Turkish journalist to stand trial for ‘insulting’ gov’t, state

Journalist and author Bahadır Özgür faces a prison sentence ranging from six months to two years for allegedly insulting the Turkish nation, the Republic of Turkey and state institutions during a speech at a book fair, the Bianet news website reported.

The charges stem from comments Özgür made at a book fair in October 2022 regarding his book “The Wall: Sedat Peker’s Confessions and Allegations,” which he co-authored with Ahmet Şık, Ertuğrul Mavioğlu, Hakkı Özdal and Timur Soykan

The book discusses various allegations and confessions by the infamous mafia boss Sedat Peker, which led to increased scrutiny and subsequent restrictions on Özgür and his co-authors.

Along with his co-author Şık, another journalist who was famously imprisoned for 15 months between December 2016 and March 2018 due to his tweets and news reports, their discussion at the fair highlighted historical connections between the state and mafia based on the claims made by Peker.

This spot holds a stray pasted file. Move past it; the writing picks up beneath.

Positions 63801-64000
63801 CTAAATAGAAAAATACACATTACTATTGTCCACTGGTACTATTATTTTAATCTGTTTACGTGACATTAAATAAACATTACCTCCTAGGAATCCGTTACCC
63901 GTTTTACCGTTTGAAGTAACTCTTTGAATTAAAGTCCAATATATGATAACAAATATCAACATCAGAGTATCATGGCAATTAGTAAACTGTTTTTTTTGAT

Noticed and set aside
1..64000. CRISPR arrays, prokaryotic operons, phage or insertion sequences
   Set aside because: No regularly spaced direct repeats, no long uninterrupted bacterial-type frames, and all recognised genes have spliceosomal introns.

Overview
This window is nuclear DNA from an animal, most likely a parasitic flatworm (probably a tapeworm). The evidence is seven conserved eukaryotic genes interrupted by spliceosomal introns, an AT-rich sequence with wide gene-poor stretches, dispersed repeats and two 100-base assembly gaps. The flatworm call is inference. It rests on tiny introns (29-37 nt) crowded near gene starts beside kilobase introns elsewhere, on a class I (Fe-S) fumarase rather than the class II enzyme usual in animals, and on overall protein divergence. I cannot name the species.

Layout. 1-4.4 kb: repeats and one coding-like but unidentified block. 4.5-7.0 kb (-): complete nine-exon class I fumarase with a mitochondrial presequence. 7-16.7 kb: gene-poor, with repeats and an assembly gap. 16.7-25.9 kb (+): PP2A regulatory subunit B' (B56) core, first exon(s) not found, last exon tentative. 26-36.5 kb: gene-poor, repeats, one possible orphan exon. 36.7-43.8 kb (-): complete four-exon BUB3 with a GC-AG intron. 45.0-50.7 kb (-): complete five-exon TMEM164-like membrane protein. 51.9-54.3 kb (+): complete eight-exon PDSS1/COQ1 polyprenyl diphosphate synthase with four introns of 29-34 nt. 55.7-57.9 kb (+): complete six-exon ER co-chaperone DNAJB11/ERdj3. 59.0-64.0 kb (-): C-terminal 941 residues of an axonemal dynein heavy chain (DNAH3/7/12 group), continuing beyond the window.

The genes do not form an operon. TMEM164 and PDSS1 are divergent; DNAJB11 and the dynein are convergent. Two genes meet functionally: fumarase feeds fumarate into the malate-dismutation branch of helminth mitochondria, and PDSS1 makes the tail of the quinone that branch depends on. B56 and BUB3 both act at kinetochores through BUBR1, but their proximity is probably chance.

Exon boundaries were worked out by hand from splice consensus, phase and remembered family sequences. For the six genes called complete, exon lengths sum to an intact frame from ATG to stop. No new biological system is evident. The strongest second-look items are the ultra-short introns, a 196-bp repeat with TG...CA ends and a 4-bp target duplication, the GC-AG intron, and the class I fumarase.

Peker, who fled Turkey in early 2020, currently lives in the United Arab Emirates. The 52-year-old mobster began posting videos and tweets, making a series of scandalous claims against political figures, mainly from the government, including allegations of murder, rape, corruption and drug trafficking.

“The prosecutor has decided that by describing the relationships between criminal organizations and the state, I have insulted the state,” Özgür said.

The prosecutor’s office launched an investigation into Özgür based on Article 301 of the Turkish Penal Code for allegedly “insulting the State of the Republic of Turkey, the Grand National Assembly of Turkey, the Government of the Republic of Turkey and the judicial bodies.”

The trial is set to take place at the Mudanya Criminal Court of First Instance.

Article 301 criminalizes denigration of the Turkish nation, the Turkish state, the Turkish parliament, the government and the judicial institutions of the state.

Rights groups and international organizations have been urging Turkey to abolish the law, which they say is an undue restriction on free speech.

Insult charges are often leveled against ordinary citizens expressing criticism and journalists covering news.

Turkey, which is known as one of the top jailers of journalists in the world, ranks 158th among 180 countries in the Reporters Without Borders (RSF) 2024 World Press Freedom Index, which was released in early May.

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